(WINDSOR, ON) – The Novelletto Complex at Mic Mac Park was the site, on Saturday, of the first ever soccer clinic hosted by Windsor TFC featuring two NCAA Big 10 head coaches. With more than 80 players, coaches, and parents in attendance, the clinic was a showcase for they type of training and skills development which is in store through the Windsor TFC Academy.
Moreover, parents were able to question Michigan State’s Damon Rensing, Maryland’s Sasho Cirovski, and Windsor’s Steve Hart about how their children should best approach playing at the university level in the United States and Canada.
Cirovski has been coaching at the University of Maryland since 1993, leading the Terrapins to NCAA championships in 2005 and 2008. As the Michigan State head coach since 2009, Rensing has twice taken the Spartans to the Elite 8 in the national tournament.
Cirovski and Rensing conducted skills sessions with the players, running them through drills and small-group scrimmages which are typical at the two US schools. The hopefuls looking to catch on with the Windsor TFC Academy U17 squad were guided through the disciplines and then expected to perform the drills to a high standard.
“We want to make sure the players understand what it takes to be a good player and the additional work and nurturing the sport requires,” said Cirovski. “It’s not just about being at a clinic or being on a good team, there’s an element of individual responsibility the player has to understand.”
The second part of the afternoon was a question and answer period for parents and coaches. The discussion revolved around the differences between the Canadian and US schools in terms of recruiting, scholarships, and training.
Hart told the gathering that Canadian universities base recruiting on academics as much as skill levels. Scholarships require an 80% average just to apply, while 70% must be maintained at the school. In Canada, coaches can also initiate communication with players during the recruiting process while in the US, players have to make their interest in a school known by contacting the coaching staff.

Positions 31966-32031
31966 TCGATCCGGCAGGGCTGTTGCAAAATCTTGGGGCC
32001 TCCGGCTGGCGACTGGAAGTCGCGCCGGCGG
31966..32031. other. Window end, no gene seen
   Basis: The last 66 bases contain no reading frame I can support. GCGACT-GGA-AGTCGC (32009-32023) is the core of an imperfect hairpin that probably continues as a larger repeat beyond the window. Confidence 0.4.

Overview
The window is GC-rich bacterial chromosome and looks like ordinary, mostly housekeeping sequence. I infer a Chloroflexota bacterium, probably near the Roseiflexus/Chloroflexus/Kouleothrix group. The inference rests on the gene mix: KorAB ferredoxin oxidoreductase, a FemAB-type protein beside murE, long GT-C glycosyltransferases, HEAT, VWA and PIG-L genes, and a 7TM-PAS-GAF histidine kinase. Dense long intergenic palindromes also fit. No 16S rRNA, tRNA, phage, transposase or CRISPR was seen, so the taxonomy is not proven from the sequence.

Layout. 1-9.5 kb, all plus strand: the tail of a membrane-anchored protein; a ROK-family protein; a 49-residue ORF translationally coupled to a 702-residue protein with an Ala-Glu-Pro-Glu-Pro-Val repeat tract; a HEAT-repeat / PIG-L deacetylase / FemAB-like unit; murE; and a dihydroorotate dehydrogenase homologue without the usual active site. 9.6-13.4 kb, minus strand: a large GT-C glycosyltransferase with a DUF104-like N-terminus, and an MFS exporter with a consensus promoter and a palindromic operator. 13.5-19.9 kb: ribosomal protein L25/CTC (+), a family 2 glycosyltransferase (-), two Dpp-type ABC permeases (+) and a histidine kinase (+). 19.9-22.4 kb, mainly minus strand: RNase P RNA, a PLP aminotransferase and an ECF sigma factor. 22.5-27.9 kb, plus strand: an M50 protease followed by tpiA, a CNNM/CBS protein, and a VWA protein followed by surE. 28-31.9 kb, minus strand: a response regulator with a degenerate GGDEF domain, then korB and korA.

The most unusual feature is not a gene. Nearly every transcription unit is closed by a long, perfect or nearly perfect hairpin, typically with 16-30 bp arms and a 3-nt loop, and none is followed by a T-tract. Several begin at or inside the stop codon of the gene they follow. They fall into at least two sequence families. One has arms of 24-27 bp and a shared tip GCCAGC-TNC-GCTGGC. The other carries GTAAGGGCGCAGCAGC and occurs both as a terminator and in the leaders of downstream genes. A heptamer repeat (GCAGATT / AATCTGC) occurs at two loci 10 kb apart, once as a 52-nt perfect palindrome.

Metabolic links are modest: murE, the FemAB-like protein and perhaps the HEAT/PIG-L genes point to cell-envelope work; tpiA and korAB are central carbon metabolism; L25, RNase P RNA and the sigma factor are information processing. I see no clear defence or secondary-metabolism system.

Usually, communication with a school is made by emailing a resume and, often, a video, to the head coach. Hart said the emails were appreciated, but warned that any videos with obnoxious music were routinely deleted.
Cirovski also suggested that t be the player who contacts the school and not the parent.
Rensing and Cirovski each related to parents that while scholarships were available to Canadians at US universities, they were generally less than “full rides” and more often accounted for a very small percentage of the roster.
“From the soccer standpoint, just kind of what the demands are for Division 1 level speed of play,” said Rensing. “We teach them what we are looking for, what we demand of our players in training sessions, and we let them know how the process works with the college selection process.”
Cirovski said that the private schools, like the Ivy League institutions, usually had more academic money available for athletes than the public schools.